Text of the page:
Both of these known anchoring devices have the disadvantage that, after injecting grout into the tendon ducts, the wedges are fixed by the grout and, with increasing stressing force, are prevented from moving up, so that the ultimate or failure load cannot be reached.
Therefore, it is the primary object of the present invention to assure that, in an anchor of the above-described type, cracks are essentially avoided in the coupling joint and there is no interference with the moving up of the wedges, whereby the ultimate load-bearing capacity can be reached.
In accordance with the present invention, the desired object is attained in an anchoring device of the above-described type so that the bores have, in addition to frusto-conical portions for receiving the anchoring wedges, a cylindrical portion adjoining the smaller diameter end of the frusto-conical sections. The frusto-conical sections for the different groups of incoming and outgoing elements are offset relative to one another in the manner of an overlapping joint. The bores for the individual outgoing elements are filled with a permanently plastic, lubricating corrosion protection material, preferably grease. An end plate is provided on the face surface of the anchoring member from which the individual outgoing elements extend. This plate is removable so that the individual outgoing elements can be inserted.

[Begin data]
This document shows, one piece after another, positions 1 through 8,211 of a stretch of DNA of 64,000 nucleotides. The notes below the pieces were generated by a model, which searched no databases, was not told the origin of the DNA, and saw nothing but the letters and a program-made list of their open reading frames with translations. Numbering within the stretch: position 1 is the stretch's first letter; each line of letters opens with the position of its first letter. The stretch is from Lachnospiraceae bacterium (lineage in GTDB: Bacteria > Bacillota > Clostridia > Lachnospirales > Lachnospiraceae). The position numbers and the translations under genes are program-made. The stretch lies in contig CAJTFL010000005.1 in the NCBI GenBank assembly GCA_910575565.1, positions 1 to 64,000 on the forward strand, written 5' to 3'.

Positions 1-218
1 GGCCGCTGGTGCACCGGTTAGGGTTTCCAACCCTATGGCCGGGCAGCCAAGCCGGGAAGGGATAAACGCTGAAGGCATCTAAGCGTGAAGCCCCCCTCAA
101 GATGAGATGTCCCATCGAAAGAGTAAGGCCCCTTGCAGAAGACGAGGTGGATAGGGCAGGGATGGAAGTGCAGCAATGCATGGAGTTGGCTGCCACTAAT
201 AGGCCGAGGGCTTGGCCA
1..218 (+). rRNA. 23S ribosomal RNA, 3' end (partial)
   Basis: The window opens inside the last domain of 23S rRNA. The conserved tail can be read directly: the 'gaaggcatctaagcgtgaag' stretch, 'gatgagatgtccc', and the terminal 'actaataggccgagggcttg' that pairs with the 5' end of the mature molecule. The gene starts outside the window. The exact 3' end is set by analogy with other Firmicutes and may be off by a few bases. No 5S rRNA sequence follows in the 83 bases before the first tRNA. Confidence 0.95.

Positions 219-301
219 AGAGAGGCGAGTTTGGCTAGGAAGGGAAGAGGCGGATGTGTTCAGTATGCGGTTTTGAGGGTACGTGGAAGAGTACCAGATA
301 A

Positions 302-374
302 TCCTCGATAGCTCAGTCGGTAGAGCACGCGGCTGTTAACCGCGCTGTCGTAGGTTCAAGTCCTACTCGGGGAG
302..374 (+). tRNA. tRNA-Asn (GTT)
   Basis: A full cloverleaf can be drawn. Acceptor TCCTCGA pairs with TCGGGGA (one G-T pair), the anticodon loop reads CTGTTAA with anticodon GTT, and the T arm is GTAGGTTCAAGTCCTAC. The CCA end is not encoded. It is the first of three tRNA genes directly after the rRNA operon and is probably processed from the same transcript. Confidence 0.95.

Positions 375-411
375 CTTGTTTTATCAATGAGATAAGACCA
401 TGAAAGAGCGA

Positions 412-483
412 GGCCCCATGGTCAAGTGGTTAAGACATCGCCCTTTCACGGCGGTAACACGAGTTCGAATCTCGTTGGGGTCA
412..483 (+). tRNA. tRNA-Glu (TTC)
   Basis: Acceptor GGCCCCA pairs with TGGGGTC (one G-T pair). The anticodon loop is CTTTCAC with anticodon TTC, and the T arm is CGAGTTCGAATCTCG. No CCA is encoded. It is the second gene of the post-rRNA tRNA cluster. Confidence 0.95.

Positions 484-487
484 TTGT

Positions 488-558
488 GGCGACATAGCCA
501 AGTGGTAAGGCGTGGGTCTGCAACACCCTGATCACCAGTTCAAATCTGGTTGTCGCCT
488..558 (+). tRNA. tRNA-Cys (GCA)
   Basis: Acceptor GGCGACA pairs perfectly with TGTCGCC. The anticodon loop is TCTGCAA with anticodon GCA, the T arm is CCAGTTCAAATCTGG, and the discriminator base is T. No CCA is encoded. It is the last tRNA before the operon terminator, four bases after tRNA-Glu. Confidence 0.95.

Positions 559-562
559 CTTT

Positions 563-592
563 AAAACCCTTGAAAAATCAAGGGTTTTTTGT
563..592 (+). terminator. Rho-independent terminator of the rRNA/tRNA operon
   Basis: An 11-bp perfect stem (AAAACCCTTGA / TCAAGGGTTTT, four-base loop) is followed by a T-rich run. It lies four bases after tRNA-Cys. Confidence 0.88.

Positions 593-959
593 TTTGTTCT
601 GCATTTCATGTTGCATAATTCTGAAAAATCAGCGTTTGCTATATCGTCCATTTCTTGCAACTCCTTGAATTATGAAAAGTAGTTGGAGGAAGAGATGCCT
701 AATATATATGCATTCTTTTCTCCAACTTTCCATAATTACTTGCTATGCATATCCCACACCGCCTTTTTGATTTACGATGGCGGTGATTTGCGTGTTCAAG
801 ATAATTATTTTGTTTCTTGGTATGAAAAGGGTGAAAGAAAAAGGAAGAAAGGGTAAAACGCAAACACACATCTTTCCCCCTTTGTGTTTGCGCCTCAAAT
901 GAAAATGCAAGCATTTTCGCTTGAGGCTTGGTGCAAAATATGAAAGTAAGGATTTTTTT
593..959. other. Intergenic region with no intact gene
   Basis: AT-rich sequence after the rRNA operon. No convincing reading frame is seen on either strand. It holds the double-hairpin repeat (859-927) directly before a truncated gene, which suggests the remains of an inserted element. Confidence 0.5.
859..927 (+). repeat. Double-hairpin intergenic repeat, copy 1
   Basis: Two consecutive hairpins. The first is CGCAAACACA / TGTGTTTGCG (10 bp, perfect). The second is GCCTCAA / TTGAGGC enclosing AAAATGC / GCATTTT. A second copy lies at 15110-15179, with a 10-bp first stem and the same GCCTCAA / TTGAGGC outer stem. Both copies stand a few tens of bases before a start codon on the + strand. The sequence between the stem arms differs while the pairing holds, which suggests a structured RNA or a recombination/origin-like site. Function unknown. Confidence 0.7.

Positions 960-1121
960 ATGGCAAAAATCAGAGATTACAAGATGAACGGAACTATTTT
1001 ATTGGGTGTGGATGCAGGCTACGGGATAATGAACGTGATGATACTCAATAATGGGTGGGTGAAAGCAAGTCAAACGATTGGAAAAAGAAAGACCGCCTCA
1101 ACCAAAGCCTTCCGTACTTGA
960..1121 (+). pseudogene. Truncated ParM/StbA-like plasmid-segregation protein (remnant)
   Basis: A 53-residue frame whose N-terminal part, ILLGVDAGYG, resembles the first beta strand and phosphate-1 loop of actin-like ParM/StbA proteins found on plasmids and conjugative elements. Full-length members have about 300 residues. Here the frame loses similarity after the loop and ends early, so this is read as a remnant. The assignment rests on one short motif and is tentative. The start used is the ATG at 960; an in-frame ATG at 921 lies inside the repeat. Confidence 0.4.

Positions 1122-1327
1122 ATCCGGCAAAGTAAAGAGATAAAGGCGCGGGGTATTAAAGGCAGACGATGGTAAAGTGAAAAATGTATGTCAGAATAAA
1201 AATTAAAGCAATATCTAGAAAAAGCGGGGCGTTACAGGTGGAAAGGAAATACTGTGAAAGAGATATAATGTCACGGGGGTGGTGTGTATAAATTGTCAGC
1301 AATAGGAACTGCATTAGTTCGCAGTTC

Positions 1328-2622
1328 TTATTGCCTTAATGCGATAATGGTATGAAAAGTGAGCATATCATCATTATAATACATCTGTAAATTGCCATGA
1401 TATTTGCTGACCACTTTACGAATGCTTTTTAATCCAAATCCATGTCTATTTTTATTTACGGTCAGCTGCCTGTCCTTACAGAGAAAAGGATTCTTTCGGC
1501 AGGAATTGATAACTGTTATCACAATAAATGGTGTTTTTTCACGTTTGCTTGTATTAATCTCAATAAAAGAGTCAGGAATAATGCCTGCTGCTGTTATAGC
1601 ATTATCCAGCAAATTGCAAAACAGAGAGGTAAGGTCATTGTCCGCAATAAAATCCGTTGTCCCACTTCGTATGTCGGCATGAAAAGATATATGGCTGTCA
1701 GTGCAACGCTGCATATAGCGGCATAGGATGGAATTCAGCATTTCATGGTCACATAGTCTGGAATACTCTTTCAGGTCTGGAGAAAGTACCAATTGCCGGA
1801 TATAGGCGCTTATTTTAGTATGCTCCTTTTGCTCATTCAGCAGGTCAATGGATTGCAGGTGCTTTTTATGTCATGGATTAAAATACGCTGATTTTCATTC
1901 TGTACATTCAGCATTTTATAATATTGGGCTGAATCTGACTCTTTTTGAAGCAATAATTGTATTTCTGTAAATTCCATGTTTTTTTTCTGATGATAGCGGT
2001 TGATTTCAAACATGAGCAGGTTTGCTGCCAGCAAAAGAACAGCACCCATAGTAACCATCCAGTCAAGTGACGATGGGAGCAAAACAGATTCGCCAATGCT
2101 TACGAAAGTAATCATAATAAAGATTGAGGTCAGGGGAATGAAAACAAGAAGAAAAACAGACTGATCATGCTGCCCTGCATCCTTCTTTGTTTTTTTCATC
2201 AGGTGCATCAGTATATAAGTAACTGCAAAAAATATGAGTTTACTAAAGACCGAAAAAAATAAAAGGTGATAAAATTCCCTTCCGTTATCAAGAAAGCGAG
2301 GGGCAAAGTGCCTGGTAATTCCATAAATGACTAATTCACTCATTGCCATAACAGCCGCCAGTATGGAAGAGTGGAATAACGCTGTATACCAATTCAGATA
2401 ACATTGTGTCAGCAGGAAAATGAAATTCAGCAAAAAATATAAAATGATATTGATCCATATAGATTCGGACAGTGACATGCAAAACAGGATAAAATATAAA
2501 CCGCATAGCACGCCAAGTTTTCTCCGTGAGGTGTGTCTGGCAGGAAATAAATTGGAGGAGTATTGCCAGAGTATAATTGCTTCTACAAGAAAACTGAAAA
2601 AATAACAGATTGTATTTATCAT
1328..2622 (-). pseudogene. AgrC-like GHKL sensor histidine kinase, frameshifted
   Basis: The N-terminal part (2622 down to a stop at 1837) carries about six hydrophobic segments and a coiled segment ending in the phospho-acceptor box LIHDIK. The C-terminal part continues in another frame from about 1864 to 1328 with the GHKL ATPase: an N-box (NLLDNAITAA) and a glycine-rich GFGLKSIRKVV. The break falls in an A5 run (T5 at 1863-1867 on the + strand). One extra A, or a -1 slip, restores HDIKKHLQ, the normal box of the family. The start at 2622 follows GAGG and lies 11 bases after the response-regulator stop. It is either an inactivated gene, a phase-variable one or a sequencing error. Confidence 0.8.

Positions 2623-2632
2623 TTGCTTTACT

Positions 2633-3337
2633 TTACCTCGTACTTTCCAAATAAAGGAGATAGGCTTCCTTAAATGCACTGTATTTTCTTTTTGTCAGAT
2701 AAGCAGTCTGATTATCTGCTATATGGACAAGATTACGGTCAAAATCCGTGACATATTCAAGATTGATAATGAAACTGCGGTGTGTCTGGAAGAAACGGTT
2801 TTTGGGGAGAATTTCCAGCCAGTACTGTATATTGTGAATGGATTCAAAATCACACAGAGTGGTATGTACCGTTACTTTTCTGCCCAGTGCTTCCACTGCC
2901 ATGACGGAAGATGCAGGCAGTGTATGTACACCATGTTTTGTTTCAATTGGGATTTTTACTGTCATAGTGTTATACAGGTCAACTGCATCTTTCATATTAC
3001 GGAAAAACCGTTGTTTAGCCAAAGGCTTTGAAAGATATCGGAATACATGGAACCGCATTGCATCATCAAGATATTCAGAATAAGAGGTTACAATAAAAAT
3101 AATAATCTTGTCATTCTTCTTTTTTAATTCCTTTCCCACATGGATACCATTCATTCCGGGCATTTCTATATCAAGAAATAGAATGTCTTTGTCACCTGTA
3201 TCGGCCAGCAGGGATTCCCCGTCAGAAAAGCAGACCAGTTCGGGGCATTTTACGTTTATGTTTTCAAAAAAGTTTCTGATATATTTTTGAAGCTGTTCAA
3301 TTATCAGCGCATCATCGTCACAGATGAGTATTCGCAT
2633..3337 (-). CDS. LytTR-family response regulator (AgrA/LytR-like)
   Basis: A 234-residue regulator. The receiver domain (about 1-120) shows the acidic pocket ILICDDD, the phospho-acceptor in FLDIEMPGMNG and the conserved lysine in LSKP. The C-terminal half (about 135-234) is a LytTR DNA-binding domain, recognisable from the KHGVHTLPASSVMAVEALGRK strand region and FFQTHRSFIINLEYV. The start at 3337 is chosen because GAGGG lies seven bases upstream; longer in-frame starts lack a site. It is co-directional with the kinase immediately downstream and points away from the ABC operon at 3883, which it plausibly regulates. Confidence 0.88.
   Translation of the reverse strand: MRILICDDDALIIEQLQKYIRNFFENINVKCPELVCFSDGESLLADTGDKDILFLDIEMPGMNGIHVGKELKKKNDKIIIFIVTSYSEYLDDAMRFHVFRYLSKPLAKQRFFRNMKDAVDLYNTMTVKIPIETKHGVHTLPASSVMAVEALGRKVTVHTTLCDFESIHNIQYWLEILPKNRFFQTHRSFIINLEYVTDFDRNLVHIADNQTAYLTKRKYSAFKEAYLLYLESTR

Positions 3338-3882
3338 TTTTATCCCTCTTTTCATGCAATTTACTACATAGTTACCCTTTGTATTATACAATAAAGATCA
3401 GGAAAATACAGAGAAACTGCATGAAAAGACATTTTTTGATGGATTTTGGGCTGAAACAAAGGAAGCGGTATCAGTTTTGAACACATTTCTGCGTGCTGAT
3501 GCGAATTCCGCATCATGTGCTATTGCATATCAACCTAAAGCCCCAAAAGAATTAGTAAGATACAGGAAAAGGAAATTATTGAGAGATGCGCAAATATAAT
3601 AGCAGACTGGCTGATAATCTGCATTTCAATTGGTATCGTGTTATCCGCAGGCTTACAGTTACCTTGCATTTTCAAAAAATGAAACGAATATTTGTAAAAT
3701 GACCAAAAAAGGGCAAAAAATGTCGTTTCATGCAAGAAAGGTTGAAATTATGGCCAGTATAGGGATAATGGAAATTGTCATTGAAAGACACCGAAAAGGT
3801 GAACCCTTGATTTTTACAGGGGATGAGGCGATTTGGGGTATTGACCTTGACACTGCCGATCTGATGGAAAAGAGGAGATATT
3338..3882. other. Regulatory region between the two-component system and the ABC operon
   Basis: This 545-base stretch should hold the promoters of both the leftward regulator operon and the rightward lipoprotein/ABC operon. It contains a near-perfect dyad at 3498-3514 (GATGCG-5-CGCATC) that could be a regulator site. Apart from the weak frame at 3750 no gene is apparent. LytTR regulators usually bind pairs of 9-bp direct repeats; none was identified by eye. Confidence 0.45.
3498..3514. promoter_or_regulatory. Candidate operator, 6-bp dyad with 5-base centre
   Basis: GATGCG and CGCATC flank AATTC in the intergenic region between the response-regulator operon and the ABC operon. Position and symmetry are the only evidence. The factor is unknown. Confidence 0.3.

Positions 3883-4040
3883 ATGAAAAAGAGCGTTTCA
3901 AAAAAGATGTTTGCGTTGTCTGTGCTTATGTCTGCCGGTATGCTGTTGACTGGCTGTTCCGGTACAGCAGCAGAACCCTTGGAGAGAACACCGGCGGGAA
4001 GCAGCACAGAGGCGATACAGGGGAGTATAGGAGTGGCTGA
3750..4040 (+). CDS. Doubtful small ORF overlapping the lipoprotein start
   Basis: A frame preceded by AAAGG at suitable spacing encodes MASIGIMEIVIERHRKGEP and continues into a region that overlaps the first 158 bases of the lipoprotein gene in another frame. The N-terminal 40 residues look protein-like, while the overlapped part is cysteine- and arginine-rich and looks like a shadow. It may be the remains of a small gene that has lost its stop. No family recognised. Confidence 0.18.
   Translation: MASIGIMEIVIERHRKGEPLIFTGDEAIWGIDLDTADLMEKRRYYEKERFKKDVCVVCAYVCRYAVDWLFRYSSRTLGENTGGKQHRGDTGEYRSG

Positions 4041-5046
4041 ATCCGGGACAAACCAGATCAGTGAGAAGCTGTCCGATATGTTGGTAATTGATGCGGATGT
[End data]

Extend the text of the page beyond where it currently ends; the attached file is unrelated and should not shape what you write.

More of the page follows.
Advantageously, the cylindrical portions of the bores for the individual outgoing elements are closed by removable closure plugs. The closure plugs can be molded with or formed integrally on the end plate and the plugs can be provided with an exterior toothing for engagement within the bores.
It is advantageous if the closure plug and the end plate are formed of a plastics material, such as polyethylene.